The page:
Even in the coldest months, we relish the refreshing, icy taste of peppermint — in seasonal treats like peppermint bark, peppermint schnapps, even peppermint beer.
We have the chemical menthol to thank for that deliciously cool mouth-feel of peppermint. And scientists now know that menthol actually tricks our brains and mouths into the cool sensation because menthol activates the same receptor on nerve endings that’s involved in sensing cold, says David McKemy, a neurobiologist at the University of Southern California.
As McKemy explains in a video about peppermint out this month from USC, thanks to this neat trick of nature, researchers were able to use menthol to better understand how our nervous system senses and reacts to cold. His team found a protein which is “a trigger on cold sensing nerve fibers to send an electrical signal to the brain to let you know that you’re feeling cold.”
“It’s incredible how nature and plants have evolved to have these effects,” McKemy tells The Salt.
For some reason, we seem to be hard-wired to enjoy the refreshing, cooling sensation of menthol in our mouths. Research shows that menthol’s effects on cold receptors may satiate thirst, ease breathing and help us feel alert — which helps explain why it’s so popular not just in candy but also in cigarettes and cold medicine.
As McKemy notes, cold drinks can satiate thirst faster than water that’s room temperature, and it is easier to breath when the air is cool. A 1990 study by psychologists found that peppermint may also help us feel more alert and focused.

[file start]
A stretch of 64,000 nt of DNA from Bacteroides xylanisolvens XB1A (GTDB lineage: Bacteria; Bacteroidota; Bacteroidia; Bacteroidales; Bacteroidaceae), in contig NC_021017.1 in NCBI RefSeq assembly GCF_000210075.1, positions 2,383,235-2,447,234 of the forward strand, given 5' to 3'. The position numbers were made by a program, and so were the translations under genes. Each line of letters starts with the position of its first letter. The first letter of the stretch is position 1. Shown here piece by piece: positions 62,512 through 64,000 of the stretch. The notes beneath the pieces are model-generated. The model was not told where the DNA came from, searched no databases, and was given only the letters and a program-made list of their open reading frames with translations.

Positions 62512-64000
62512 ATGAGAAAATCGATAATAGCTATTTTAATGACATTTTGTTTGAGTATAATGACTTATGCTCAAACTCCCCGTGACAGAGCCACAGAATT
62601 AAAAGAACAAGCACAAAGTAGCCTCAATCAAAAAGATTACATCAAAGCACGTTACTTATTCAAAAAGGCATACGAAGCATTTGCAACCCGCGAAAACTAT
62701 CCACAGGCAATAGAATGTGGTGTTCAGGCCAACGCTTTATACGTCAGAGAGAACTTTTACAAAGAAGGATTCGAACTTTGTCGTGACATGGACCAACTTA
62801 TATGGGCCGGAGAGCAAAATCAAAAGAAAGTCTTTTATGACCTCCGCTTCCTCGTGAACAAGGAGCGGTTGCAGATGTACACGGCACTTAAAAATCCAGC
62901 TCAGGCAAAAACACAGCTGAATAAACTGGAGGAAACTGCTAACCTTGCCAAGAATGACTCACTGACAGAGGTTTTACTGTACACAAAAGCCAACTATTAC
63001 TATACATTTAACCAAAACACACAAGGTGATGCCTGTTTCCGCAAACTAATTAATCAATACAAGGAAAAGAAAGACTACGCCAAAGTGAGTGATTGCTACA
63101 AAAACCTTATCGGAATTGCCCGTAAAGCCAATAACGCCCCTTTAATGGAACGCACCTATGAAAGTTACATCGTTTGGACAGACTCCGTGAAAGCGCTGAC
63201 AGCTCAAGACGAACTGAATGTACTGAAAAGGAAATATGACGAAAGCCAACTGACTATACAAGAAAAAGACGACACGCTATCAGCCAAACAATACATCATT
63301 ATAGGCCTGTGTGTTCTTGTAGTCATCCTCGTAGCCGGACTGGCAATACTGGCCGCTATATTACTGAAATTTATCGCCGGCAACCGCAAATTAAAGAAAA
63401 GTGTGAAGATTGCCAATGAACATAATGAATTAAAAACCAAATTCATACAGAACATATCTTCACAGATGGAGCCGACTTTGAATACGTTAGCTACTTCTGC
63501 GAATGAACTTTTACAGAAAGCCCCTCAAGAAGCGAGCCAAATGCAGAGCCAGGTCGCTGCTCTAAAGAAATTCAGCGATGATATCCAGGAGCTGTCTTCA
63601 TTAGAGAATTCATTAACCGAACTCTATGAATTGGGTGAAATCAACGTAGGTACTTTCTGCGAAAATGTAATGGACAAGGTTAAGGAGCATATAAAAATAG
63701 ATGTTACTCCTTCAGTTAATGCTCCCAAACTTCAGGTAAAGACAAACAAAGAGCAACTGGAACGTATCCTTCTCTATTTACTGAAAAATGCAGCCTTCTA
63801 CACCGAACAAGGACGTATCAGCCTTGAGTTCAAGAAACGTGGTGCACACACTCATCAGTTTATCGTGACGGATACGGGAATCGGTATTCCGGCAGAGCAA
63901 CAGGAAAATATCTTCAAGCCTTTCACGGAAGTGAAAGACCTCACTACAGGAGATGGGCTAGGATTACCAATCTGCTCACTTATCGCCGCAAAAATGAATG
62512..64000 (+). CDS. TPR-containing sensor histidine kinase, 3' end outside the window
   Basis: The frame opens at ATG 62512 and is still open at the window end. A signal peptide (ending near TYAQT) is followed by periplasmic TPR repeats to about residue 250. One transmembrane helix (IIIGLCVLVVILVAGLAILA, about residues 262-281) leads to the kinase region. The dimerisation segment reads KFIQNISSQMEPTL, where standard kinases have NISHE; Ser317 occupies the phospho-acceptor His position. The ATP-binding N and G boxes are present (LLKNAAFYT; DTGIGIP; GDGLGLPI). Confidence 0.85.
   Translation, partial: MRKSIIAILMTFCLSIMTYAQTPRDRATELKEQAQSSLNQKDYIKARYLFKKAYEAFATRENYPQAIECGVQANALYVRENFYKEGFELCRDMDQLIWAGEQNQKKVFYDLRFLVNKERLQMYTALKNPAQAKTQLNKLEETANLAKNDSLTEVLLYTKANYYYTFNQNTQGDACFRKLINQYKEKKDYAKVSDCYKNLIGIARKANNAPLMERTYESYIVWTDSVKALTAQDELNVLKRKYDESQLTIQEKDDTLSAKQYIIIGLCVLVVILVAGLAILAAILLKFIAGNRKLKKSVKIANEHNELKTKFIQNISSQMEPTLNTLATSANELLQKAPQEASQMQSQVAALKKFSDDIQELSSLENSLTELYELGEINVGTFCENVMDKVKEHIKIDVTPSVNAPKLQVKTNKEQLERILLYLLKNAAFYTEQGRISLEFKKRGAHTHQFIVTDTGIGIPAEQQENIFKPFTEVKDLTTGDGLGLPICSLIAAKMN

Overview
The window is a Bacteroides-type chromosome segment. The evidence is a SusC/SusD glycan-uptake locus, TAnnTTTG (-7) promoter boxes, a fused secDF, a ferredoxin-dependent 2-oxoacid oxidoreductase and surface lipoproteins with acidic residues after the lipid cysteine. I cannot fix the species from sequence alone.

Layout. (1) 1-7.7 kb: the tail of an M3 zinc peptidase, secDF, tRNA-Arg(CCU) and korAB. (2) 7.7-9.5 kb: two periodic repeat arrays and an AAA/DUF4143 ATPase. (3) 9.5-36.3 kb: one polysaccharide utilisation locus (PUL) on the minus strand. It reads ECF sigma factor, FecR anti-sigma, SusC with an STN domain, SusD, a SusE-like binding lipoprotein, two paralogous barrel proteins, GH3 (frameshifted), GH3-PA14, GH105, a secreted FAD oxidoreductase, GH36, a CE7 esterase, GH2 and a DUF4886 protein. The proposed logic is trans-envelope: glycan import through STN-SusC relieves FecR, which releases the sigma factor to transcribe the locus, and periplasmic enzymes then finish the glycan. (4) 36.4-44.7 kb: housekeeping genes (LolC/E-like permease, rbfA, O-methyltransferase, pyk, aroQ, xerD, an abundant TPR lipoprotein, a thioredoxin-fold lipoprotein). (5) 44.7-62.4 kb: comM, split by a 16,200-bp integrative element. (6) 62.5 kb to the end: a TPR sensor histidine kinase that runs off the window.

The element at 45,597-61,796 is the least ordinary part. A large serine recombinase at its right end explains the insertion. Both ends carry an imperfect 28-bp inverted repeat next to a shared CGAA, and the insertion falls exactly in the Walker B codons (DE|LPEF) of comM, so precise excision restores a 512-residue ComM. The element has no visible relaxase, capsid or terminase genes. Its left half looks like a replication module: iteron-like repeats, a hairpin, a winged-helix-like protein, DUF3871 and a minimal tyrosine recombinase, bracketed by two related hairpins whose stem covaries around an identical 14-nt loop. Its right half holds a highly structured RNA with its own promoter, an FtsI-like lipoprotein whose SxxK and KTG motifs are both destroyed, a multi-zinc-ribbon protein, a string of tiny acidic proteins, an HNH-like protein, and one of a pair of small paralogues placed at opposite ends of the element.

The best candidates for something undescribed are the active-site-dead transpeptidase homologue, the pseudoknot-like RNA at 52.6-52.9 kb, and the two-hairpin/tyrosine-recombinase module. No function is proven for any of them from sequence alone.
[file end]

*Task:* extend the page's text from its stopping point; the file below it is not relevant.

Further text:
The reason we got hooked on candy canes and other peppermint treats this time of year is most likely cultural – and coincidental, says Ryan Berley, owner of Shane Confectionery in Philadelphia, where handmade peppermint candy canes sell by the hundreds in the wintertime. Berley researched the history of peppermint candy for an exhibition on sugar and confections he curated last year at Philadelphia’s Independence Seaport Museum
“First of all, hard candies could only be successfully made in the winter months,” Berley says. At least in the days before air conditioning, summer humidity would spoil the texture of the candy — so these sorts of sweets were a wintertime treat.
And peppermint has always been a common candy flavor because it doesn’t cook off during the process of making candy, Berley says. “Mint flavored candies go back hundreds of years to Europe and probably to the Middle East before that.”
At some point — though Berley says it’s unclear when exactly — confectioners began adding peppermint to candy canes, a Christmastime sweet.
Legend has it that the candy cane was designed in the 17th century by a German choirmaster. “He asked a candy maker to make a stick into a shepherd’s crook to remind children of the nativity scene,” Berley says. “So now it’s got this Christmas association.”